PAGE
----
Louis Lourioux

Born in France in the Cher in 1894, this talented potter was a contemporary of Lalique and Gallé.  He worked predominantly in stoneware and was noted for his glazes.  His father had encouraged him to work at the Porcelain factory of Buchon and Legros and he took over the running of it in 1924.  He rapidly developed the company and showed imagination and technical expertise.  He worked closely with Aristide Pipet.  Some of his pieces were salvaged from the Titanic.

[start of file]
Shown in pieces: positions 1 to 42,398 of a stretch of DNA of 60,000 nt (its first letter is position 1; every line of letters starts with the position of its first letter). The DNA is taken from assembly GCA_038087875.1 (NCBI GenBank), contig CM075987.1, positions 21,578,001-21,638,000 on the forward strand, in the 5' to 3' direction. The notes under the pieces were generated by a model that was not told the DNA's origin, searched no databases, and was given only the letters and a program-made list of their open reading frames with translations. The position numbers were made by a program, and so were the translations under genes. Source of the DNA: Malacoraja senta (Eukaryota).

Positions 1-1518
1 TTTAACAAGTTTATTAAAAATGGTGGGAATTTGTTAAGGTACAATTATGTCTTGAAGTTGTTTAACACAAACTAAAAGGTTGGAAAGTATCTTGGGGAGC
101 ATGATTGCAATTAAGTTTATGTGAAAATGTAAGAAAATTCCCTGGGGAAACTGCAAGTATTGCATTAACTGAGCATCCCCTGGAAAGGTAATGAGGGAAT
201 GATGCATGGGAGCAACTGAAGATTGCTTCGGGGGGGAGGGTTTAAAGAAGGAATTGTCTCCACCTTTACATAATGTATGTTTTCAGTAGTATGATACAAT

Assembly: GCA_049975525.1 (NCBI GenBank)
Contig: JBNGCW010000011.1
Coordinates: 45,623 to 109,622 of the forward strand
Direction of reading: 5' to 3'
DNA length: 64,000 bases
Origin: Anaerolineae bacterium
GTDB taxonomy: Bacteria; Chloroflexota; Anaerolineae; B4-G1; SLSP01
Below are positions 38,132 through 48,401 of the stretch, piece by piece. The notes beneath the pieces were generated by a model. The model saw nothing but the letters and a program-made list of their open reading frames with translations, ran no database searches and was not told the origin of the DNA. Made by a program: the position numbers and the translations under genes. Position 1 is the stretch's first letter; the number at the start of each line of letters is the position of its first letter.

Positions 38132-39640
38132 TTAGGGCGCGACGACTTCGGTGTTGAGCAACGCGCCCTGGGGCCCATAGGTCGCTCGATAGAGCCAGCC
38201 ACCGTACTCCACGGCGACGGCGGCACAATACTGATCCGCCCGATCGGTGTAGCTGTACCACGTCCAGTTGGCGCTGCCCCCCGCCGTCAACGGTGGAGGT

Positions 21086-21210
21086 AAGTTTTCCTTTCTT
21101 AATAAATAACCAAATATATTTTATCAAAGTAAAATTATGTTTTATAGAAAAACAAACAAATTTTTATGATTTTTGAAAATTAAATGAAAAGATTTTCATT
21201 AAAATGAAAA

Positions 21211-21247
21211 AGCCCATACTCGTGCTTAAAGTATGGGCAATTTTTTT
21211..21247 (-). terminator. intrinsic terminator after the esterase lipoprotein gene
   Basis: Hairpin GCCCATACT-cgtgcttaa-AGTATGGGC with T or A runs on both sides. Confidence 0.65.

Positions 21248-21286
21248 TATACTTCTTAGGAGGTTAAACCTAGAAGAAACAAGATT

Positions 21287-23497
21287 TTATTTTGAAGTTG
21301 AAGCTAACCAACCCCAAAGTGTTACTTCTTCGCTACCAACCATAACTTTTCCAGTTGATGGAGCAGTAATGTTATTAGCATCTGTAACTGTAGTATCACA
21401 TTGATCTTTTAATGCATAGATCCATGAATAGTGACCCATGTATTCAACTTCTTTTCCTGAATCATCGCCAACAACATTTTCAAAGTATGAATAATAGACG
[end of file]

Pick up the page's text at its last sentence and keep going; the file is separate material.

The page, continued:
He died in an accident whilst driving his convertible Delahaye Grand Sport in Bourges at the young age of 35 and is buried at Foecy, where his tomb, designed by Charles Lemanceau is typical of the period between Art Nouveau and Art Deco in which he lived and worked.  The factory was then run by his wife until 1949.  Pieces are marked either with the two wings, each with an "L" - a play on words in French - deux ailes - two wings and two "L"s, or with the stamp of a running female wolf - à la louve.